America’s Asian alliances are similar. The “Mutual” Defense Treaty with South Korea was inked in 1953, mostly as an inducement to get South Korean President Syngman Rhee, who wanted the U.S. to continue fighting for reunification, to agree to the armistice. But the pact also had a legitimate security purpose. Without an American guarantee and garrison the Republic of Korea would not long have survived.

That world, too, has disappeared. Today the South enjoys a more than 50-1 economic advantage and 2-1 population edge over the DPRK. Can we not ask why the U.S. is still defending the ROK with conventional forces? The North’s nuclear program poses a unique challenge, but also reflects the threat to North Korea posed by America’s military presence and oft-stated desire for regime change. 

There is much talk these days about broadening the alliance. However, cooperation on other issues does not justify what amounts to defense welfare. An American security guarantee is not necessary for the North and South to work together on shared interests. Moreover, U.S. policymakers should not fool themselves as to the ROK’s willingness to mount military operations against China: no South Korean president will make his country a permanent enemy of the nearby colossus with a long memory to advance another nations’ interests.

The enervating impact of Washington’s insistence on fulfilling other nations’ responsibilities is evident with Japan and its similar “Mutual” Defense Treaty. The U.S. had little choice but to take over Tokyo’s defense responsibilities after imposing the “peace constitution” on its defeated enemy after the Second World War, but that policy makes no sense today.

Indeed, Japan is responsible for one of Asia’s potential tripwires for war, the disputed Senkaku/Diaoyu Islands. With the world’s third largest economy, Tokyo could do much more for its own defense, but refuses to abandon its informal one percent per GDP spending limit. What it spends for its own security is, of course, its decision, but there is no reason for Americans to step in where the Japanese refuse to go.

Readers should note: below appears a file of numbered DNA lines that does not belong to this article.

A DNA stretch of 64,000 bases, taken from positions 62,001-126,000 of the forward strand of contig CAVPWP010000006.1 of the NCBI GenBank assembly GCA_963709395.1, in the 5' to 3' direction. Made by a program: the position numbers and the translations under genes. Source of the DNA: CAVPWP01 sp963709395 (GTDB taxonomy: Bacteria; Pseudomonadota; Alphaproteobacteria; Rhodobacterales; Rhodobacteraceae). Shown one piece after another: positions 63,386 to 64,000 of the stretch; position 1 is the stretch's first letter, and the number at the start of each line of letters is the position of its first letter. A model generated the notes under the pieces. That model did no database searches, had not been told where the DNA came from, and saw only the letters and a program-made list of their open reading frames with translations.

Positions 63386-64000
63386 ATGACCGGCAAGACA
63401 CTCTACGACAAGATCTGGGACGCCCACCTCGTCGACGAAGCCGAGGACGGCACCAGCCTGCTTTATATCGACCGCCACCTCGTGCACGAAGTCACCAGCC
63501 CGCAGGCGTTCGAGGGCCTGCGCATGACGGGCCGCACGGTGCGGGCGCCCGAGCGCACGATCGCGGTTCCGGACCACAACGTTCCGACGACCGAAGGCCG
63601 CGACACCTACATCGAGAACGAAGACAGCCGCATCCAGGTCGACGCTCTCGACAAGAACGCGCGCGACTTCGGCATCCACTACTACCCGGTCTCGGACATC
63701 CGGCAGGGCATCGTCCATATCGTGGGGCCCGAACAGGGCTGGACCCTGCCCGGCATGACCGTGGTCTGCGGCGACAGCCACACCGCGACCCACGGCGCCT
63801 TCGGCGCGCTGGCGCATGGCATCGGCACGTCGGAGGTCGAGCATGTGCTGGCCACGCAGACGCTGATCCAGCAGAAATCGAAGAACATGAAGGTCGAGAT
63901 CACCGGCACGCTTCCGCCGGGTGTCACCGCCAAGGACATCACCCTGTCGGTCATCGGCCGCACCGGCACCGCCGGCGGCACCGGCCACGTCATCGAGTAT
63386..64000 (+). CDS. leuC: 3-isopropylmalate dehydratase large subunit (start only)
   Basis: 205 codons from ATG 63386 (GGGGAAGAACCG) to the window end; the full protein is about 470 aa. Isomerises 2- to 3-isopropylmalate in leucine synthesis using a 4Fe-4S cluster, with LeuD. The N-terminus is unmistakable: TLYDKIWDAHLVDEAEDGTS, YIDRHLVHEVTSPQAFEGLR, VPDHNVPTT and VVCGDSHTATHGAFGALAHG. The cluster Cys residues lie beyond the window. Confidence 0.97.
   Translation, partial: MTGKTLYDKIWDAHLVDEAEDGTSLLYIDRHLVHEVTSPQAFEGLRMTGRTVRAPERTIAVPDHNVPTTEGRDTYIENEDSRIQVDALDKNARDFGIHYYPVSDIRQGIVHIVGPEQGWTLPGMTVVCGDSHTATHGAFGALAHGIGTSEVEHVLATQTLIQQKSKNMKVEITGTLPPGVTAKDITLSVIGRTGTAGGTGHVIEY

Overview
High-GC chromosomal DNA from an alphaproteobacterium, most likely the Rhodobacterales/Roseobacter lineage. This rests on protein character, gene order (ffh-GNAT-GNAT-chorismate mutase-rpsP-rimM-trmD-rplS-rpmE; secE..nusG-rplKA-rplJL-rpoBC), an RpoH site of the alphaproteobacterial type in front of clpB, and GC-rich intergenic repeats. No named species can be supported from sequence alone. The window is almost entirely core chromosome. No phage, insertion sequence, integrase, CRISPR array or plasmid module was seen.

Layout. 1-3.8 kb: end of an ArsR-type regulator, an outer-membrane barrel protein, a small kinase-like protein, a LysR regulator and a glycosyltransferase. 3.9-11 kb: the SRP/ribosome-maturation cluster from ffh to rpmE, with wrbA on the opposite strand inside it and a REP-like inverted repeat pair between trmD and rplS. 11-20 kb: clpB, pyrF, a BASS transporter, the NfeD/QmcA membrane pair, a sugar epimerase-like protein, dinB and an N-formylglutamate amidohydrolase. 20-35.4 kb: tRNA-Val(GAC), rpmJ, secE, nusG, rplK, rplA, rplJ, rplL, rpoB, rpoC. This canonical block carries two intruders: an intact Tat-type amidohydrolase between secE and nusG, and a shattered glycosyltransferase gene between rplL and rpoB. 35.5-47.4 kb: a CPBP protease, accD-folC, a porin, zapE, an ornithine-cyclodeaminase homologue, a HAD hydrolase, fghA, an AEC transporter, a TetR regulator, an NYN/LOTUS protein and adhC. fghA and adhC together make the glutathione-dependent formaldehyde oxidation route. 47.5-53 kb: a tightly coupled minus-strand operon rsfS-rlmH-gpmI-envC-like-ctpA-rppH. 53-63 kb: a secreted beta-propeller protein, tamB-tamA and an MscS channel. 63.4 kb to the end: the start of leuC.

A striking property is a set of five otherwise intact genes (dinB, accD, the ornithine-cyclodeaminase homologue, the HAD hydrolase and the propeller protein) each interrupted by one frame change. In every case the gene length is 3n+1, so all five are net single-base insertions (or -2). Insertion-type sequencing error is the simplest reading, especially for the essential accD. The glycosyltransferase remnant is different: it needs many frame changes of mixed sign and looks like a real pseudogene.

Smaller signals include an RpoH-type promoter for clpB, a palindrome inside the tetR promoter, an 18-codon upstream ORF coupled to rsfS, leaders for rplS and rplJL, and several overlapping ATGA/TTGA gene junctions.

Again, a cooperative relationship, including over potential challenges in the Asia-Pacific, makes sense for both sides. But not an alliance which is predicated on Washington’s treatment of Tokyo — which only recently decided it could aid American forces tasked with its defense — as a permanent defense dependent.

At their worst, alliances turn peripheral interests of irresponsible allies into potentially existential challenges to America. Last year, after a Chinese ship rammed and sank a Filipino fishing boat in contested waters, Philippines President Rodrigo Duterte announced: “I’m calling now, America. I am invoking the RP-US pact, and I would like America to gather their Seventh Fleet in front of China.” He added: “When they enter the South China Sea, I will enter. I will ride with the American who goes there first. Then I will tell the Americans, ‘Okay, let’s bomb everything.’”

This “alliance” commitment, which Washington chose to ignore, is radically unbalanced and dangerous for the U.S.

It was with good reason that George Washington famously urged the early Americans to “steer clear of permanent alliances,” have with other states “as little political connection as possible,” and not “entangle our peace and prosperity in the toils” of other nations’ “ambition, rivalship, interest, humor or caprice.” Circumstance-bound agreements, such as France’s support for the American colonies, served the interests of both parties. But not endless alliances, which, like endless wars, undermine American security.

Although the incoming administration should seek better relations with allies, it also should refashion America’s many defense pacts to reflect the changed world and America’s changed interests. Ultimately, the departing president was correct in arguing that America’s security commitments should put  “America first.”

Japanese representatives on board USS Missouri (BB-63) during the surrender ceremonies, 2 September 1945. Photograph from the Army Signal Corps Collection in the U.S. National Archives.